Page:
- Special Report
How Amazon's Alexa Earbuds Could Become the AirPods 2 Killer
“Alexa, is Amazon making Alexa earbuds?” The assistant won’t answer that question, but the tech giant is reportedly working on an AirPods 2 rival that will be released this year.
Apple AirPods 2According to Bloomberg, the new Alexa earbuds will have three main advantages over Apple’s wireless earbuds: a lower price, better sound quality and instant access to a smarter assistant. Amazon could easily wind up selling millions this holiday season, but it’s not a sure thing.
There are some serious obstacles in Amazon’s way beyond the company’s past failings in mobile — remember the Fire Phone? — but based on interviews with several analysts, the mega retailer should not be underestimated.
The AirPods 2 start at $159 but go up to $199 with the wireless charging case. That leaves plenty of room for Amazon to undercut Apple and other premium earbuds, such as the Jabra Elite Active 65t ($189), which also happen to be Alexa enabled.
Apple AirPods 2 (left) and Jabra Elite Active 65t (right)“Considering Amazon's past pricing strategies, its new device will be cheaper than AirPods,” said Liz Lee, a senior analyst with Counterproint Research. “If it has a sort of stylish hardware and advanced features, it could be a cheaper alternative to AirPods.”
There are dozens and dozens of cheap wireless earbuds out there already, some of which offer better sound quality than the AirPods, such as the $79 Anker Soundcore Liberty Air. However, we found the touch controls to be poor on that model, and it didn’t integrate well with Siri or Google Assistant due to the lackluster speech recognition support.
Anker Soundcore Liberty AirWe could see Amazon charging $99 for its Alexa earbuds, which according to Bloomberg will come in a storage case that doubles as a charger. That means you wouldn’t get wireless charging, a trade-off value-conscious shoppers will likely be happy to make. It’s also worth noting that only Apple offers an H2 wireless chip that allows for instantaneous pairing with devices and quick device switching.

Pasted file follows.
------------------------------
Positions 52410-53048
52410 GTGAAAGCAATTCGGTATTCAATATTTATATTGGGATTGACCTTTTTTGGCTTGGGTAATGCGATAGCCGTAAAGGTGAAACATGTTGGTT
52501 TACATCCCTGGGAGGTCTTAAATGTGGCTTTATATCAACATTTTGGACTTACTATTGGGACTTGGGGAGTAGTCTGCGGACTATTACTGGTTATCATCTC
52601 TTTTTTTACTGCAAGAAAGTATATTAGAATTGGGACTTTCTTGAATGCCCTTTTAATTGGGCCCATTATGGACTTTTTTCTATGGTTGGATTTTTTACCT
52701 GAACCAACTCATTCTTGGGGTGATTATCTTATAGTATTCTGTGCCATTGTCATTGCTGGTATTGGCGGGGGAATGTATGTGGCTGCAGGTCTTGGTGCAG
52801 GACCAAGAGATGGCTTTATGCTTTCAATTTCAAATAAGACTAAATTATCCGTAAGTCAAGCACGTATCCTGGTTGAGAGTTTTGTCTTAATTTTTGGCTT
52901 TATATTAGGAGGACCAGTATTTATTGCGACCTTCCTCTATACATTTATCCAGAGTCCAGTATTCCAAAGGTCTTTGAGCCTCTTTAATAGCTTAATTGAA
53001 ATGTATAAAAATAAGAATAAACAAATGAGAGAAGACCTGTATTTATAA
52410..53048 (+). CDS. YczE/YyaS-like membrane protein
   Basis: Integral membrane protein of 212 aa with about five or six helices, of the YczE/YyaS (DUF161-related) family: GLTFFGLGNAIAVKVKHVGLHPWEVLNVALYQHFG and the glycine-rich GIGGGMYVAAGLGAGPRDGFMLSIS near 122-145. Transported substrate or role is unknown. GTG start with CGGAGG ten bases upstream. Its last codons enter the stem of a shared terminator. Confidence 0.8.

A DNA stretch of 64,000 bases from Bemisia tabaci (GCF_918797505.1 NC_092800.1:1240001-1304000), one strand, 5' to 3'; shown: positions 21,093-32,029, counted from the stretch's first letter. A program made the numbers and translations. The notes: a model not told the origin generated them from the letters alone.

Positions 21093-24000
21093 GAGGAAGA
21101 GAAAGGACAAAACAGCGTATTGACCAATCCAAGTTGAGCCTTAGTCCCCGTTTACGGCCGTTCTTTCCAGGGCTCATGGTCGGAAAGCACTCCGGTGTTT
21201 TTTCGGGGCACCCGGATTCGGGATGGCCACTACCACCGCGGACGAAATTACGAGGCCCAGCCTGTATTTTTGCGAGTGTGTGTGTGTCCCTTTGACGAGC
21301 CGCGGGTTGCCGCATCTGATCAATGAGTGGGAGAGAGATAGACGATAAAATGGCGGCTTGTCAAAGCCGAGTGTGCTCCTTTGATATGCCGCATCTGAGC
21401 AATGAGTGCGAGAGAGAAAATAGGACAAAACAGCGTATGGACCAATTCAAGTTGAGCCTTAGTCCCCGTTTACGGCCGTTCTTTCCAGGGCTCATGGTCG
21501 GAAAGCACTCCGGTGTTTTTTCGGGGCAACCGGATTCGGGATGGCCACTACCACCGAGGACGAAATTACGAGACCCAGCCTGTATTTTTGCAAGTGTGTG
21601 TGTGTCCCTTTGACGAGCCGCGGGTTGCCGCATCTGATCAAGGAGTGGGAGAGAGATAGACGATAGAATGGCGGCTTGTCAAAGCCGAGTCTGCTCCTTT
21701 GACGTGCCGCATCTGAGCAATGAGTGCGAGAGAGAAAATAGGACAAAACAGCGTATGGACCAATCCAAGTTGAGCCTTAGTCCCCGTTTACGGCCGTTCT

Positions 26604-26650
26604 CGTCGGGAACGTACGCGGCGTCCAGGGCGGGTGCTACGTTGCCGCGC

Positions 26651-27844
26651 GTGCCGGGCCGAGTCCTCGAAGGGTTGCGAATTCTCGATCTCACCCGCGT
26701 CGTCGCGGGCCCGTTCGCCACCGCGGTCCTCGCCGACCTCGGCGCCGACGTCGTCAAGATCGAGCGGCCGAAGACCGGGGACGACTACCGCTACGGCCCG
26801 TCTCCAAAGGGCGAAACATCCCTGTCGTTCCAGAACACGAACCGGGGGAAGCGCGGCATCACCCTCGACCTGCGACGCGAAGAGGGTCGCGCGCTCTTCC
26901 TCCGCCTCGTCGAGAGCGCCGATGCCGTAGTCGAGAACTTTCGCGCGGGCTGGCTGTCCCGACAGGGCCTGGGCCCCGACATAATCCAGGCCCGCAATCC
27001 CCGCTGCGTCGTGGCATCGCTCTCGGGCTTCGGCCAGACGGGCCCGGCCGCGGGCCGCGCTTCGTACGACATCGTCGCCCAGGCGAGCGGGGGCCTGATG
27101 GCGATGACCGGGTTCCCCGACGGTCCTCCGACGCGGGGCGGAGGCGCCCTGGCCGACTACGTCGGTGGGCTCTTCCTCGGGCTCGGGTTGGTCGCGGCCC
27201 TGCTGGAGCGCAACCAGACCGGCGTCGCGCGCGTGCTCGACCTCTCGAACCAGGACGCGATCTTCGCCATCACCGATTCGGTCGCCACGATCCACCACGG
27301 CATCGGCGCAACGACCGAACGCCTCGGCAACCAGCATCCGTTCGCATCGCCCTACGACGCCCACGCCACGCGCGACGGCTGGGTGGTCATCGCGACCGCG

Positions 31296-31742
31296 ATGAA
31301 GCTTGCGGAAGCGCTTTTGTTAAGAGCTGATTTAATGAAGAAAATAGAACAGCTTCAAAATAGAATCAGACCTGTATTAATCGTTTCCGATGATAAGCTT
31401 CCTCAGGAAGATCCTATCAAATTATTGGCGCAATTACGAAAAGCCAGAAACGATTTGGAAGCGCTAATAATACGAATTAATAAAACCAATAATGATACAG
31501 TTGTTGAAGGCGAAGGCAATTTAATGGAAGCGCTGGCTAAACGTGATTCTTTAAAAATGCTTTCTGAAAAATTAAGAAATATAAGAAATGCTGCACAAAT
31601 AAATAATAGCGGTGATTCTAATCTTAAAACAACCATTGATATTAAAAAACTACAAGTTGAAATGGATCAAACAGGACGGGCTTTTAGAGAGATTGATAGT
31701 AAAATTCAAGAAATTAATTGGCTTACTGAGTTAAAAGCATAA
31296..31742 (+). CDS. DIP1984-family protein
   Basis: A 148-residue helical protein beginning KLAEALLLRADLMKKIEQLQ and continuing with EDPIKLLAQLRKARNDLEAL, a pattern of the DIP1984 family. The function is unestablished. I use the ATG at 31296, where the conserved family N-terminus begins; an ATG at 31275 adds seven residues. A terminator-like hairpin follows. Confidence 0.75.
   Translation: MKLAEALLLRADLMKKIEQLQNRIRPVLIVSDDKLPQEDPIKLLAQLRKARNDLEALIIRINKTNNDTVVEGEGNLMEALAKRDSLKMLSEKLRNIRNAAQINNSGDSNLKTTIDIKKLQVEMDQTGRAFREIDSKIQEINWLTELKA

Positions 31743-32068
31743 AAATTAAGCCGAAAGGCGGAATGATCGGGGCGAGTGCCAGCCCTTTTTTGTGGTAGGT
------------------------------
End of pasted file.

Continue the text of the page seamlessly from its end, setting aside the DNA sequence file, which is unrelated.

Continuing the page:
"Amazon could use aggressive markdowns in Prime deals and bundles for cheap during the Black Friday sales to increase market share."— Liz Lee, Counterpoint Research
So could Amazon make a big dent in the market by charging a mid-range price? Stephen Baker, vice president at research firm NP, says that’s not where the action is right now. “The fastest growing segment in wireless headphones (after AirPods) is your basic $25 and below wireless headphones,” said Baker.
Amazon Echo DotStill, we wouldn’t underestimate the sheer marketing muscle of Amazon and its ability to prominently promote its own earbuds during key shopping events. This strategy has worked phenomenally well with products like the Echo Dot and Amazon’s Fire tablets.
“Amazon could take aggressive markdowns, including offering its new gadget in Prime deals and bundles for cheap during the Black Friday sales to increase market share,” said Lee.
Nevertheless, it will be vital for Amazon to make its earbuds stand out to command a premium over other basic true wireless buds.
What Alexa Will Do In Your Ears
As you might expect, Amazon’s earbuds will reportedly let you summon Alexa by simply saying “Alexa.” And, according to Bloomberg’s report, you’ll be able to “order goods, access music, weather and other information on the go.”
In addition, the earbuds will reportedly feature gesture controls. For example, you’ll be able to tap to start and end calls, as well as switch between songs. Those are standard features for this category, though.
There is a certain appeal to having Alexa in your ears, as opposed to using an Echo that’s across the room. You don’t have to let everyone around you hear every time you want to ask about the forecast, skip a track or add something to your shopping list. It would certainly be easier to ask about more sensitive topics, such as medical issues.
“A wearable Alexa. Sounds kind of Star Trek-y, doesn’t it?” said Ramon Llamas, a research director at IDC. “I like that it can be kept private, and that you don’t have to bark out orders to the nearest smart speaker.”